Advocating vaccination or a matter of pri-vac-y?
The world has taken up keen notice on a worldwide controversy about vaccination and it has been under much scrutiny as of late on the world wide web where many strong opinions have been voiced on various online platforms throughout the years.
Social platforms such as Pinterest, Youtube, Facebook and Amazon are on the crackdown to intercept vaccination rumours and hoaxes from literally turning viral (no pun intended). You can read more about it here.
Closer to home, the Malaysian Education and Health ministries are still in discussion about whether vaccinations should be made mandatory in public schools.
“Vaccination is not just an act of individual responsibility; it is also an act of public solidarity.”
— Prof Luigi Lopalco
Touted as one of the best inventions of the human race, the first vaccine was created for smallpox in 1796 by Edward Jenner. It took almost 100 years for the next vaccine to be created and Louis Pasteur coined the term “vaccine” in 1881. Since then, the inoculation of vaccines have eradicated diseases and plagues.
Not only does vaccination provide long term prevention to diseases, but they also provide a lifetime immunity for individuals.
In an ideal world, there is a term for a group of people who have been vaccinated — a herd community. Also known as community immunity, it is when enough people are vaccinated against a disease to protect the unvaccinated minority. However, herd immunity is not a 100% guarantee because it can only happen when the amount of vaccinated people are more than the unvaccinated in a population.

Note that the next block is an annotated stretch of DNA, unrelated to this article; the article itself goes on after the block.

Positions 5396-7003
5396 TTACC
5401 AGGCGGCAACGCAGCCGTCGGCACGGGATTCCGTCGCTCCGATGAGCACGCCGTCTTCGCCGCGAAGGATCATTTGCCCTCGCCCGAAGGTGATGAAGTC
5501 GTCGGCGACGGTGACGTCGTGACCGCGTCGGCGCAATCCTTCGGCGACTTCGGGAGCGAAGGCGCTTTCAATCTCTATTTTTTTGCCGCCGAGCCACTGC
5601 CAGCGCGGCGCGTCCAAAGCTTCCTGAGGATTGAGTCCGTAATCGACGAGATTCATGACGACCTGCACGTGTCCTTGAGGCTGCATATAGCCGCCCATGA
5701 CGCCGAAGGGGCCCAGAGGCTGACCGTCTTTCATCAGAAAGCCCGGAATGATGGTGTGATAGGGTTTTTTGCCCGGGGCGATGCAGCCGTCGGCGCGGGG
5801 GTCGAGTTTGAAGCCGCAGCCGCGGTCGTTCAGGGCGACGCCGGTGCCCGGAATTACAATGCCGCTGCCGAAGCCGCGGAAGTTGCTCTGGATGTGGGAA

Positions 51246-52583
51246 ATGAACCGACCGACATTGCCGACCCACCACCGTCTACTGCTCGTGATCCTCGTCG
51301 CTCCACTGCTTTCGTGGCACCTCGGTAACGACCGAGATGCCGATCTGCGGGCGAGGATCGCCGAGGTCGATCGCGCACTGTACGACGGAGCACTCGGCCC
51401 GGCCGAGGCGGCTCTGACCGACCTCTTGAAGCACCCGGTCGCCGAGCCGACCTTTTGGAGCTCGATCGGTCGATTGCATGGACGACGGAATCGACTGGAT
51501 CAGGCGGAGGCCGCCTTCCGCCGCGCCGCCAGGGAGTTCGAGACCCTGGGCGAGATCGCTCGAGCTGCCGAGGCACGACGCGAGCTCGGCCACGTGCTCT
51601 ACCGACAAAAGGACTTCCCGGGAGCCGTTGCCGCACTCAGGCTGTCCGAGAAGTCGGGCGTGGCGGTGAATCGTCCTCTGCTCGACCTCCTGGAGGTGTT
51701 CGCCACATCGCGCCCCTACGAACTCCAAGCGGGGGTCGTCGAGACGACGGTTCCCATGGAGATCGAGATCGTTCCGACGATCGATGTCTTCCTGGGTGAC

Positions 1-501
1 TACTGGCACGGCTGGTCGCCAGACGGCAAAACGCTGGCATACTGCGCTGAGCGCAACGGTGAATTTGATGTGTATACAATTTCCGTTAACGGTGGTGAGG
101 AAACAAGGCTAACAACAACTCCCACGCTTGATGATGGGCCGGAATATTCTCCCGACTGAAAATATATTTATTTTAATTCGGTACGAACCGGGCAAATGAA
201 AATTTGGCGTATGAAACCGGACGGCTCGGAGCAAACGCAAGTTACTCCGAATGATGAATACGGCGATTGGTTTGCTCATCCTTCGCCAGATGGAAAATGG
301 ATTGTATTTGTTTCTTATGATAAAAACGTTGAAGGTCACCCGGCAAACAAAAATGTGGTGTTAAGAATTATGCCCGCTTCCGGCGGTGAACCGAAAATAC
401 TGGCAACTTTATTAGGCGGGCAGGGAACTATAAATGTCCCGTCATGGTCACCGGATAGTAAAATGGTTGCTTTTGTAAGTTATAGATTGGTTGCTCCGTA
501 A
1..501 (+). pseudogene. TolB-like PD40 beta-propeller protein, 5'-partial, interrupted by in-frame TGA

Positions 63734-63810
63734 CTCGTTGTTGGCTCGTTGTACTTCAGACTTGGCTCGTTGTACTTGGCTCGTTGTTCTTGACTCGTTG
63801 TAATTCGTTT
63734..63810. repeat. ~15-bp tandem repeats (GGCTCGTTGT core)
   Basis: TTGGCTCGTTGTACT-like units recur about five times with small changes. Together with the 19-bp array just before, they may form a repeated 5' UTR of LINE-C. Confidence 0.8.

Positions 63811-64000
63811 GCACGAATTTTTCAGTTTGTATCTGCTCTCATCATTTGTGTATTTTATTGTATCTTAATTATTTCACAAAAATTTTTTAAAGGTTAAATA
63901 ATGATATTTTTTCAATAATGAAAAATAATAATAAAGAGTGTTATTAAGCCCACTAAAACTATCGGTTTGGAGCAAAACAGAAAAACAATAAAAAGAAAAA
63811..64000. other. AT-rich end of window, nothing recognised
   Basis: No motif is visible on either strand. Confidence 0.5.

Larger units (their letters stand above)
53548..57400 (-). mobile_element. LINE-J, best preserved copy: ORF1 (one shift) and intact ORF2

A growing number of non-vaccinated individuals is concerning. Measles reared its ugly head at the end of 2015, after being 100% exterminated in the early 2000s.
Why do anti-vaxxers exist?
The proliferation of the anti-vaxxers movement varies for many reasons — sanitary, religious, scientific, and political objections; and these skeptics has been around since the evolution of vaccines.
Anti-vaxxers believe that the reason why diseases have been eradicated is largely due to improved sanitation over the centuries. Better hygiene did actually help control and eliminate many infectious diseases such as cholera and typhoid, and many anti-vaxxers use this as a common statement.
Some individuals from various faith traditions believe that vaccination does not go hand in hand with their personal religious beliefs. However, no major religious group advocates against vaccinations on the basis of official doctrine.
The most popular theory is that mumps-measles-rubella (MMR) vaccine causes autism. The word was first coined by Leo Kanner in 1943, which originated from the Greek words “isolated self”.
A 16-year-old “Vaccines Cause Autism” paper published in 1998 has finally been withdrawn after some errors were found relating to the flaws found in several elements. However, this idea is still widely persisting in some circles.
Politicians are known to lean strongly to support the anti-vaxxers movement during polls or elections, because they can fill votes accounting up to as much as 5% of the population.
Dr. Knute Buehler, a physician turned politician in Oregon said that “parents deserve the right to opt out” of vaccinations for “personal beliefs, for religious beliefs or even if they have strong alternative medical beliefs.
Many other right-wing politicians in the United States have also made a stand to condemn schools for their strict vaccination rules or push the word “choice” as an anti-vaccine dog-whistle.
At the end of the day, it is an existing choice in today’s world, just as with the choices of many of life’s changing matters.
We believe that everyone deserves a right to choose, but the choice to vaccinate is still a sound truth that will not only save your loved ones, but also the loved ones of families out there.
The bigger picture is that vaccination still preserves the wellbeing of the community at large.
The option to not inoculate one’s child is a risk parents have to bear for not just that one individual but as a collective society.